The present invention relates to a method for and an apparatus for shortening a lock period of a shared buffer, and particularly, to a method for and an apparatus for shortening a lock period of a shared buffer that interposes when application programs query a data base management system to access a database. Shortening the lock period during which the contents to the buffer shared by transactions are written back to the database shortens a waiting time of the transactions.

DESCRIPTION OF THE RELATED ART

Many data processing systems working on computers employ a database. The database is a file containing various data shared by users and is controlled by a database management system which is software controlled. Application programs running on a computer create transactions to query the database management system to refer to or update the database. Each transaction serves as an execution unit to refer to, retrieve data from, or update the database.

When a transaction accesses the database for some data through the database management system, the data may already be in a buffer shared by transactions due to another transaction that previously accessed the same data, or the data must be transferred from the database to the shared buffer. The transaction in question then refers to or updates the contents of the shared buffer through the database management system. In this way, data of the database are stored in a disk as well as in at least one buffer shared by transactions. When some data is continuously used for a long time by transactions, the data will always be present in the shared buffer.

The shared buffer is allocated in a volatile memory that operates at high speed. If a system crash occurs before a result of a transaction acting on the shared buffer is written back to the database on the disk, the contents of the shared buffer will be lost.

To avoid such loss, the contents of the shared buffer must be stored as a post-update log in a nonvolatile memory. According to the post-update log and data on the disk, the last contents of the shared buffer will be recovered if they are lost. The time required for the recovery is proportional to the volume of the post-update log. The recovery time will be shortened if the volume of the post-update log is made smaller. To reduce the volume of the post-update log, the contents of the shared buffer must be periodically written back to the database on the disk. A period for writing the contents of the shared buffer back to the database on the disk is a lock period of the shared buffer.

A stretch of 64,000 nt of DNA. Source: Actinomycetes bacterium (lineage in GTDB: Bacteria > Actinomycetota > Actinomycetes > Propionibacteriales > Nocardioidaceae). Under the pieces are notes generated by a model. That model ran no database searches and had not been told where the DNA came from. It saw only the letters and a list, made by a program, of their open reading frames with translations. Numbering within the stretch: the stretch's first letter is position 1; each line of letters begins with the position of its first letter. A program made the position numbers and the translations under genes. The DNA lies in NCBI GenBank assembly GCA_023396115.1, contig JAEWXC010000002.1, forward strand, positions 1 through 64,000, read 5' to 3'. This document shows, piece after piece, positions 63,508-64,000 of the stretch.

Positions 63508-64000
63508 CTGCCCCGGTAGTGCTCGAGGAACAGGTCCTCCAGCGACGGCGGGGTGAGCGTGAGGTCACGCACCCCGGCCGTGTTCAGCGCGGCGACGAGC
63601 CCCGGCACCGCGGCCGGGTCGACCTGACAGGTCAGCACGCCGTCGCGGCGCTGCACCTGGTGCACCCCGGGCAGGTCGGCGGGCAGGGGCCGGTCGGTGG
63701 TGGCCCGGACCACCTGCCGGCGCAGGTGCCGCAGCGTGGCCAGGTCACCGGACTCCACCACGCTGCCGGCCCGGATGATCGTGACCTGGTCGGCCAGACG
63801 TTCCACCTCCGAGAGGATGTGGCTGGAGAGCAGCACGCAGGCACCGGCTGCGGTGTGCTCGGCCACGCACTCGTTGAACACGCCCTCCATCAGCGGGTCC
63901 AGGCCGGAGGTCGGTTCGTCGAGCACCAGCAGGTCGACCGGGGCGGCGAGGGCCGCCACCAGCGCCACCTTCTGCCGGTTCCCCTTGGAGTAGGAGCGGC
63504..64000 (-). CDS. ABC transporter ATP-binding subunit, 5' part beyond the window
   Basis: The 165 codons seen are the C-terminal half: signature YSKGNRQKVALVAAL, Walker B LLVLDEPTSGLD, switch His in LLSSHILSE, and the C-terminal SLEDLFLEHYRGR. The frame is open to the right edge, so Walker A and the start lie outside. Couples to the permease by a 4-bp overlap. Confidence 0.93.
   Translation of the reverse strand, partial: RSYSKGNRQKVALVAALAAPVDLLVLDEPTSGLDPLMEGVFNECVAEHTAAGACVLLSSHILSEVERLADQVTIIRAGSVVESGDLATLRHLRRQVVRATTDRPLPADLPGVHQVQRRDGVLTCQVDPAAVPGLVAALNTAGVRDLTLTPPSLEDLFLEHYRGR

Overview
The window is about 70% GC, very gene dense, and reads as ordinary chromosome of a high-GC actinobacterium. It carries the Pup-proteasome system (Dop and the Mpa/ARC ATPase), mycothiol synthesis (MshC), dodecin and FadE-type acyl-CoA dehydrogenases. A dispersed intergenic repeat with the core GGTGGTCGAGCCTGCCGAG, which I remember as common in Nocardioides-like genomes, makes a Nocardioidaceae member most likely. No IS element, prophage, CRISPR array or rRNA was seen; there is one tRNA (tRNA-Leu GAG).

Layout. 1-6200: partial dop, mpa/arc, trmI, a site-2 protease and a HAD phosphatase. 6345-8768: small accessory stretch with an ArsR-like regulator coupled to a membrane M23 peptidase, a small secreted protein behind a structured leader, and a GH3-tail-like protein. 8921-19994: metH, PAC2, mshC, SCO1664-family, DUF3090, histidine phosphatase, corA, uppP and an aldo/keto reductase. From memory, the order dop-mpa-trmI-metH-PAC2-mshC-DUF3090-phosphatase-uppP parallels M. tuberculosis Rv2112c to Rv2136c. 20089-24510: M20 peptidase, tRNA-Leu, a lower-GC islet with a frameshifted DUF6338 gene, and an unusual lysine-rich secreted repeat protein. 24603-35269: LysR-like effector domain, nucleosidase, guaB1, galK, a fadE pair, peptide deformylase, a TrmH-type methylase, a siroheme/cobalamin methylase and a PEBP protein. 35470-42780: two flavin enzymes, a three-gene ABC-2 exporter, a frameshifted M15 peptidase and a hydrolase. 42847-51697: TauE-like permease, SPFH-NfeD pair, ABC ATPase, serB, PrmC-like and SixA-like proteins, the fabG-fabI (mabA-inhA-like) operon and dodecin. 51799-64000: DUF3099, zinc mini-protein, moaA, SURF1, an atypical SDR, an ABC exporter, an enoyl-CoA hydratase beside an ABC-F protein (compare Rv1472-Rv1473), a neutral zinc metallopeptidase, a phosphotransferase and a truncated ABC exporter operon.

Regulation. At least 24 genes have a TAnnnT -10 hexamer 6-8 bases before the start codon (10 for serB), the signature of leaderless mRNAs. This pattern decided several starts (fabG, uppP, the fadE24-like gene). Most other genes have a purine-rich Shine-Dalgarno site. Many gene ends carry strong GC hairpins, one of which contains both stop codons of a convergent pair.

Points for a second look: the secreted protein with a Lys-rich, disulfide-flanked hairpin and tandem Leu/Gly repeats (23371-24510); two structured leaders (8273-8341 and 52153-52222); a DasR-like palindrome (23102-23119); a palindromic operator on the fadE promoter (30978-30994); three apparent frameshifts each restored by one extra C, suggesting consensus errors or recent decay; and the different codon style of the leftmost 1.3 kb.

During the lock period of the buffer shared by transactions, the transactions are queued.

The present invention relates to a method of and an apparatus for shortening such lock period of a shared buffer to a memory copying period.

SUMMARY OF THE INVENTION

A method for shortening a lock period of a shared buffer in a data processing system according to an aspect of the present invention involves a step of securing a copy memory used when nonvolatilizing the contents of the shared buffer, a step of temporarily locking the shared buffer, a step of copying the contents of the shared buffer into the copy memory, a step of unlocking the shared buffer after the completion of the copying step, and a step of nonvolatilizing the contents of the copy memory.

This present invention provides that the shared buffer is locked before the contents thereof are copied into the copy memory and is unlocked after the completion of the copying and before the nonvolatilization of the contents of the copy memory.

The method described above further includes a step of determining whether or not the shared buffer to be nonvolatilized will be updated. If the shared buffer will not be updated, the contents of the shared buffer are written back to and nonvolatilized in a database without securing the copy memory and without copying the contents of the shared buffer into the copy memory.

A data processing system according to another aspect of the present invention includes, but is not limited to, a database management system for accessing and managing a database, at least one buffer shared by transactions, a log buffer for temporarily storing pre-update and post-update logs, a log file for storing the pre-update and post-update logs, and the database for storing data.

The database processing system further includes a copy memory for temporarily storing the contents of the shared buffer.

The data processing system further includes a replacement controller for copying the contents of the shared buffer into the copy memory, a process selector for determining whether or not the shared buffer will be updated, an exclusive controller for exclusively controlling the shared buffer, and a log controller for saving the pre-update and post-update logs.

This present invention provides that the shared buffer is locked before the contents thereof are copied into the copy memory and is unlocked after the completion of the copying and before the nonvolatilization of the contents of the copy memory, to thereby shorten a lock period of the shared buffer.

If the shared buffer will not be updated, the process selector writes the contents of the shared buffer to and nonvolatilizes them in the database without securing the copy memory and without copying the contents of the shared buffer into the copy memory.

BRIEF DESCRIPTION OF THE DRAWINGS

FIG. 1 illustrates the control of shared buffers according to the prior art;

FIG. 2 illustrates the writing of buffered data to a database according to the prior

FIG. 3 illustrates temporal changes in transactions according to the prior art;

FIG. 4 illustrates preferred embodiment of the present invention;

FIG. 5 is a flow chart which shows a flow of processes according to the embodiment of the present invention depicted in FIG. 4;

FIG. 6 illustrates the writing of buffered data to a database according to the embodiment depicted in FIG. 4.

FIG. 7 illustrates temporal changes in transactions according to the embodiment depicted in FIG. 4; and

FIG. 8A and 8B illustrates a comparison of the effects of the present invention with those of the prior art.